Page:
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Blood. 2014 Sep 4;124(10):1622-5. doi: 10.1182/blood-2014-05-574863. Epub 2014 Jul 29.

Hematopoietic stem cell dysfunction underlies the progressive lymphocytopenia in XLF/Cernunnos deficiency.

Author information

1
Morgan Stanley Children's Hospital of New York-Presbyterian, Department of Pediatrics, Institute for Cancer Genetics, Herbert Irving Comprehensive Cancer Research Center.
2
Herbert Irving Comprehensive Cancer Research Center, Division of Oncology, Department of Medicine, and.
3
Department of Pediatrics, Institute for Cancer Genetics, Herbert Irving Comprehensive Cancer Research Center, Pathobiology Graduate Program, College for Physicians and Surgeons, Columbia University Medical Center, New York, NY; and.
4
Department of Pediatrics, Institute for Cancer Genetics.
5
Department of Statistics, Columbia University, New York, NY.
6
Division of Oncology, Department of Medicine, and.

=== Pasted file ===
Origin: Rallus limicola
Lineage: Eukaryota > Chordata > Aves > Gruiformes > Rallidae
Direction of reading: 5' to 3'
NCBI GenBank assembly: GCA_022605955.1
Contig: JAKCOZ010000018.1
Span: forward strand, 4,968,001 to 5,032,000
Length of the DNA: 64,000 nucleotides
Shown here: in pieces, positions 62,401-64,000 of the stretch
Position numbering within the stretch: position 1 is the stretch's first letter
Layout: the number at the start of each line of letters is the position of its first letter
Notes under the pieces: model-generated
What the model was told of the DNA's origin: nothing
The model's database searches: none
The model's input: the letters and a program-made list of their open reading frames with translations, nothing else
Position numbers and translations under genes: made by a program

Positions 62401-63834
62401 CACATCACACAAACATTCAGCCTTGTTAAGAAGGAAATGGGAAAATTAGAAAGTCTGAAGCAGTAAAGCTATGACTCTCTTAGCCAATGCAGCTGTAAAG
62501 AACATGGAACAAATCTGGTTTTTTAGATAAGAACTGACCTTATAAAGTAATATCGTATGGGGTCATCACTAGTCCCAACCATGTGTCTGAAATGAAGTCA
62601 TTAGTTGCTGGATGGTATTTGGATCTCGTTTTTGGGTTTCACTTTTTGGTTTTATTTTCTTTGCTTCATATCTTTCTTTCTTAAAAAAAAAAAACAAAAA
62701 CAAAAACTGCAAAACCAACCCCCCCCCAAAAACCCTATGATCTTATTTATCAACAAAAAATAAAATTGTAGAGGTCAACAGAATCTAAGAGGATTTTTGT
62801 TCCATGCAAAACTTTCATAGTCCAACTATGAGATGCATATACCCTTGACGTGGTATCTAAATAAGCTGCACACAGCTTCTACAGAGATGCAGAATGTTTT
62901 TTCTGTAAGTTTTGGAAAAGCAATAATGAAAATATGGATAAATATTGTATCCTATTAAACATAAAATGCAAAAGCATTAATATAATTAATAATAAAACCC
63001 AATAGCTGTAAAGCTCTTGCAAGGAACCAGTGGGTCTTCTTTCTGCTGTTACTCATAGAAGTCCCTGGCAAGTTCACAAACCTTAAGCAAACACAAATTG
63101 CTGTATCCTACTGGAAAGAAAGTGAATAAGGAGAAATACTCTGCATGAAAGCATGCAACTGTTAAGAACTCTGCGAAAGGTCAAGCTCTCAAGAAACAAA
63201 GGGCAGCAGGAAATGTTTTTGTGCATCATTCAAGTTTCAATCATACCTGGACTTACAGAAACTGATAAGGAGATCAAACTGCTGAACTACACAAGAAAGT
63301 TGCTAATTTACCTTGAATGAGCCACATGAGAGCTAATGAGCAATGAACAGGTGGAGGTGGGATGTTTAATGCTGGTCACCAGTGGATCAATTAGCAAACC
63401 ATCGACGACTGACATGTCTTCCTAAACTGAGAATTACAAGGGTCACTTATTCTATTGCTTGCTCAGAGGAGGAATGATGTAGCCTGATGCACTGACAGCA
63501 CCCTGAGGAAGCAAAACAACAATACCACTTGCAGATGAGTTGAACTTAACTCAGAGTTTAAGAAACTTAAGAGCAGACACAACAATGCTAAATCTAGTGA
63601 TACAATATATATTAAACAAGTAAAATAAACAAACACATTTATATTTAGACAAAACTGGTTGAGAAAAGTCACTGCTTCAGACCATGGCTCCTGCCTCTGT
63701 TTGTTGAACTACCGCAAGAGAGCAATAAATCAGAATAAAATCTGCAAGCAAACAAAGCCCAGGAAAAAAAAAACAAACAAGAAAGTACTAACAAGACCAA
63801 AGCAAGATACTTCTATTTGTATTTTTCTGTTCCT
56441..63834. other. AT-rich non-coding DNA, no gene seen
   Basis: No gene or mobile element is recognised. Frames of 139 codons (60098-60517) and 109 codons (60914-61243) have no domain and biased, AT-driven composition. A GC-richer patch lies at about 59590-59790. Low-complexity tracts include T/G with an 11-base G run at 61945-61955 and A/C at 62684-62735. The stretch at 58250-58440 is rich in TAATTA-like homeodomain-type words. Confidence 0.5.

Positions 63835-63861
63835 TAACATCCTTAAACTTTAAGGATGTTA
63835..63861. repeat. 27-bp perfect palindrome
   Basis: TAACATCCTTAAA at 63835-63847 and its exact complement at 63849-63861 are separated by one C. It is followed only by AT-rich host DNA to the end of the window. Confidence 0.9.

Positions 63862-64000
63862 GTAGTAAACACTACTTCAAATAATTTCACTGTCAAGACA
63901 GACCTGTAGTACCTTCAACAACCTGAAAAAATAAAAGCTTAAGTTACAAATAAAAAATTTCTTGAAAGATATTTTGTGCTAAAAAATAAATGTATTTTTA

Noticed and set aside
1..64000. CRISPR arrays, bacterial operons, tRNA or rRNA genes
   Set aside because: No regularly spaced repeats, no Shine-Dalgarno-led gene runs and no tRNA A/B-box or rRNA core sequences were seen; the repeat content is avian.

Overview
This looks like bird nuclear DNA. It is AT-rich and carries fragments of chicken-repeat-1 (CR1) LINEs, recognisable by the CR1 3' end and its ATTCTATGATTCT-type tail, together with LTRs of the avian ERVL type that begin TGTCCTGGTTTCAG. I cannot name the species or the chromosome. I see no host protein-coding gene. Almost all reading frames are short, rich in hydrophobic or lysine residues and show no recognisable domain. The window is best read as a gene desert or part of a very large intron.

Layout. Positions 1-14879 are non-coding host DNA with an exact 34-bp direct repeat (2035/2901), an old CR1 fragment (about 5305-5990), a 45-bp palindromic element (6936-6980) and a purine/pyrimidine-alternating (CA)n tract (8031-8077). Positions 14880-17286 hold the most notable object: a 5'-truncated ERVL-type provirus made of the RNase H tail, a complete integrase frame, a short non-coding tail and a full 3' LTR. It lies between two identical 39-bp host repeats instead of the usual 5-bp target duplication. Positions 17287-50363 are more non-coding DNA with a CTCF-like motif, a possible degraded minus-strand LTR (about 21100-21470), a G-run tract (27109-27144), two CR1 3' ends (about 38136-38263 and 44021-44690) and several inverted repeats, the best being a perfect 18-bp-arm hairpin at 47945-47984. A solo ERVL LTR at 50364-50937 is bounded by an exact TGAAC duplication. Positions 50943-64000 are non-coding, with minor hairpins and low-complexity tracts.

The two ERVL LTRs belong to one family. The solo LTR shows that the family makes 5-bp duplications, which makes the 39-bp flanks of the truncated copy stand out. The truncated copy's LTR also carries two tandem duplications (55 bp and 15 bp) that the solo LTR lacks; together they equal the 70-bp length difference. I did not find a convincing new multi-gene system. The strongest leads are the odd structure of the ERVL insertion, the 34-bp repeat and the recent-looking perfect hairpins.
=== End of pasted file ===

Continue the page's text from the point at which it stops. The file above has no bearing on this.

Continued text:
7
Morgan Stanley Children's Hospital of New York-Presbyterian, Department of Pediatrics, Institute for Cancer Genetics.

Abstract

XRCC4-like factor (XLF/Cernunnos) is a component of the nonhomologous end-joining (NHEJ) pathway of double-strand DNA break repair. XLF-deficient patients develop a severe progressive lymphocytopenia. Although NHEJ is required for V(D)J recombination and lymphocyte development, XLF-deficient mice have normal V(D)J recombination, highlighting the need for an alternative mechanism for the lymphocytopenia. Here, we report that XLF-deficient mice recapitulate the age-dependent lymphocytopenia of patients. We show that XLF deficiency leads to premature aging of hematopoietic stem cells (HSCs), measured by decreased functional capacity in transplantation assays, preferential myeloid reconstitution, and reduced self-renewal at a young age. We propose that premature aging of HSCs, together with previously reported defects in class-switch recombination and memory immune response, underlies the progressive and severe lymphocytopenia in XLF-deficient patients in the absence of measurable V(D)J recombination defects.

PMID:
25075129
PMCID:
PMC4155271
DOI:
10.1182/blood-2014-05-574863
[Indexed for MEDLINE]
Free PMC Article

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